How Einstein Found the Formula for Failure
Albert Einstein’s glorious youth led to three decades of frustration.
Hear the words “Albert Einstein” and instantly you envision him: An old man with crazy hair, likely smiling or even sticking out his tongue. He is both the name and the very face of genius. It’s remarkable for a couple of reasons:
-Mathematicians/scientists tend not be recognized by the general public. (Quick, name a single living physicist.)
-While everyone knows the name “Einstein,” far fewer know what he actually accomplished, much less can begin to explain it. (By comparison, we hear “Edison” and think “light bulb.”)
Beyond this, we see Einstein as a cuddly senior citizen—sort of a Santa Claus with a gift for mathematics. Yet Einstein started producing the papers that changed our understanding of the world in his 20s (while still having to make a living as a patent clerk). By his 40s, he had not only produced an extraordinary body of work but been globally recognized for doing so.
At which point Einstein’s scientific progress stalled for decades. He also suffered the frustration of being forever linked with the atomic bomb project, even though he was shut out of the actual work and came to view the entire effort as a mistake. While he remained a celebrated and downright beloved figure in the world at large, in the parts of the scientific community he increasingly seemed less a visionary blazing a new trail than a deeply stubborn man heading nowhere.
This is how even Einstein came to discover some answers remain just out of reach.
A Barrage of Youthful Brilliance
When 85-year-old Rainer Weiss won the 2017 Nobel Prize in Physics (along with Kip Thorne and Barry Barish), he estimated 1,000 additional people deserved credit: “It’s a dedicated effort that’s been going on for—I hate to tell you—it’s as long as 40 years, of people thinking about this, trying to make a detection and sometimes failing in the early days, then slowly but surely getting the technology together to do it.”
This is the usual path of science: gradual and heavily collaborative. Making it all the more extraordinary that in 1905 alone Albert Einstein—born in Ulm, Germany on March 14, 1879—published five papers including his theory of special relativity and an explanation of the photoelectric effect. Four of the papers came out in just four months. He was still only 26. This was the beginning of the insights that continue to make technological advances possible today, ranging from GPS to solar cells. And, again, this was all Einstein’s side hustle, since he was making a living as a patent clerk.
The advances didn’t occur in a total void. Einstein built on the work of earlier giants, such as the physicist Max Planck. At minimum, Einstein used then wife Mileva Maric as a sounding board—some argue this mathematician was a genuine collaborator. He even found an essential bit of inspiration from a conversation with a fellow patent clerk (who was also a physicist), Michele Besso. But the fact remains that this was an extremely young genius, operating in obscurity and relative isolation, generating an astounding volume of breakthrough insights with absurd speed.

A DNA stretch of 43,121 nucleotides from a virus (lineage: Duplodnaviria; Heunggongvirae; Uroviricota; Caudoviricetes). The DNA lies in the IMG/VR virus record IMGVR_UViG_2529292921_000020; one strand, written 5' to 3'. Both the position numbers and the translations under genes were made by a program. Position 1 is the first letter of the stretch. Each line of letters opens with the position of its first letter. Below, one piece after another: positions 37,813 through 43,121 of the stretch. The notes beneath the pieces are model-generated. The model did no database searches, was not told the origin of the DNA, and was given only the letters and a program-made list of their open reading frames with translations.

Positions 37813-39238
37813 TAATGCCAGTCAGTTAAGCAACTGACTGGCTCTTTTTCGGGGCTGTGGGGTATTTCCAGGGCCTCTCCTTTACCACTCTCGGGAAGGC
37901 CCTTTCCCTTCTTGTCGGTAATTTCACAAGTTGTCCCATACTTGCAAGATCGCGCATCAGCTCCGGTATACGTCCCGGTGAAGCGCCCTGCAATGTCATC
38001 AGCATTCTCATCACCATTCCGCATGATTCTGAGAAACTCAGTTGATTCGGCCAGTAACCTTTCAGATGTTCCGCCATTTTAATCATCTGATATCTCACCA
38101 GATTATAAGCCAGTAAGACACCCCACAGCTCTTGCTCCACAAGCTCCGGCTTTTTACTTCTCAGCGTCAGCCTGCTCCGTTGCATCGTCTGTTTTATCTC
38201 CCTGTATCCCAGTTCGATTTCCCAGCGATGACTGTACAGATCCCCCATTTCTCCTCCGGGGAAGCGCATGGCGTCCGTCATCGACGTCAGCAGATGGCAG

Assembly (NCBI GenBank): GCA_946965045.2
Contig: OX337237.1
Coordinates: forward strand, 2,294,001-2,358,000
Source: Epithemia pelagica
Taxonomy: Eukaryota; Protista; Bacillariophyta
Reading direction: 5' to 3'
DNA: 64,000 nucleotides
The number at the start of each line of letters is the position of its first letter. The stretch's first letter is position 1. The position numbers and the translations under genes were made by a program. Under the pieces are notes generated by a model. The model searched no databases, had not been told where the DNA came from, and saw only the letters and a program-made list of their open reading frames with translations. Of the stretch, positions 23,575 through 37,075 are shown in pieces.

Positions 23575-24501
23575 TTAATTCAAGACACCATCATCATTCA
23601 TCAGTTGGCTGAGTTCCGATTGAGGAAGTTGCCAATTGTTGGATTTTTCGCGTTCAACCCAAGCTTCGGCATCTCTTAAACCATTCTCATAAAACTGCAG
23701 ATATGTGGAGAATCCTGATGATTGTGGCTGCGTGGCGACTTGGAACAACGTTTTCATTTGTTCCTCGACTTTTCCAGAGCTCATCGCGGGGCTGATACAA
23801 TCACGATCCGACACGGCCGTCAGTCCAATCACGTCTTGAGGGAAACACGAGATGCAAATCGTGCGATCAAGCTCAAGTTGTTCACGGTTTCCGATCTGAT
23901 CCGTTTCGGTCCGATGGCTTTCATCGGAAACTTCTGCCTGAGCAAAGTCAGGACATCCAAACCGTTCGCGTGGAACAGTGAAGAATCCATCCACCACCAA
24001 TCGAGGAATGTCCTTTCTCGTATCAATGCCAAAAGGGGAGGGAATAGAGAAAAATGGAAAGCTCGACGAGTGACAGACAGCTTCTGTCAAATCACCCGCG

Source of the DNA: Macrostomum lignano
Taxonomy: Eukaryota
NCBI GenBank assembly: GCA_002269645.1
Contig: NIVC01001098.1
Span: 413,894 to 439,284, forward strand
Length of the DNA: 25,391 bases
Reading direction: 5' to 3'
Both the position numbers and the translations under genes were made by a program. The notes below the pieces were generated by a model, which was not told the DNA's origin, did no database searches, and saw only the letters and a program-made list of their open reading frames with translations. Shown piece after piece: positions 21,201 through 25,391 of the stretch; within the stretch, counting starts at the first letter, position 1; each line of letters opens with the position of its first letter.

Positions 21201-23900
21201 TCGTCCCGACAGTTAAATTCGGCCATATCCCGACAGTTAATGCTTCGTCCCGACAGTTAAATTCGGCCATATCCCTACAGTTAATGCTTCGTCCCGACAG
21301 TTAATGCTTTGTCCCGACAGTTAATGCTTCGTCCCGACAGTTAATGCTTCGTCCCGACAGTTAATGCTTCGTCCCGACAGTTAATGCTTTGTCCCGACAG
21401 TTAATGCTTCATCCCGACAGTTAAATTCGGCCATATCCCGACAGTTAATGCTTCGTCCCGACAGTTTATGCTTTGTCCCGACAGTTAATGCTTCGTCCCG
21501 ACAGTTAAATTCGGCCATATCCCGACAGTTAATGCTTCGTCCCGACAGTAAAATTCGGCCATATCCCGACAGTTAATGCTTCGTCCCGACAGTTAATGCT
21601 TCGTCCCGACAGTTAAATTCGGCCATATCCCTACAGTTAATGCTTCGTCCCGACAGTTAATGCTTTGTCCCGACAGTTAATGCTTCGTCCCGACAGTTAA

Einstein finally gave up being a patent clerk in 1909. In 1915, he completed his general theory of relativity. (Relativity is, to put it mildly, a complex concept, but let’s say Einstein explained the relationship between space, time, and gravity, with radical implications for how the universe operates.)
And then something even more miraculous happened: Einstein got famous.
Einstein discovered a way to observe the effect of gravity on light. He calculated the degree the stars near the edge of the sun would appear to be out of place during a solar eclipse. Arthur Eddington saw Einstein’s assertion. This British astronomer was willing to monitor the May 29, 1919 solar eclipse. He arranged to have one observation team sent to Sobral, Brazil and a second to the west African island of Príncipe.
In September, Einstein received a telegram confirming his calculations were correct.
In November, the headlines started. They included “REVOLUTION IN SCIENCE: New Theory of the Universe. Newtonian Ideas Overthrown” in the Times of London and “Lights All Askew In The Heavens/Men Of Science More Or Less Agog Over Results Of Eclipse Observations/Einstein Theory Triumphs” in the New York Times. The adulation was so intense that Einstein wrote to a friend in 1920: “I feel like a graven image.”
In 1922, 43-year-old Einstein received the Nobel Prize for Physics. Few, if any, practitioners of the sciences have made insights as revolutionary as Einstein. None have seen the world grasp the importance of their work and celebrate it globally with such speed. With the foresight to relocate to the United States as Hitler came to power, there seemed no limits to Einstein’s continued accomplishments.
Making the remaining decades of his life oddly humbling, even as his fame and reputation only continued to grow.
“People get stuck as they get older,” a 29-year-old Steve Jobs proclaimed. It would be simplistic to say this happened to Einstein. Yet the fact remains when he died on April 18, 1955 in Princeton at age 76, Einstein still hadn’t accomplished his greatest ambition, the unified field theory that would explain all of nature’s forces.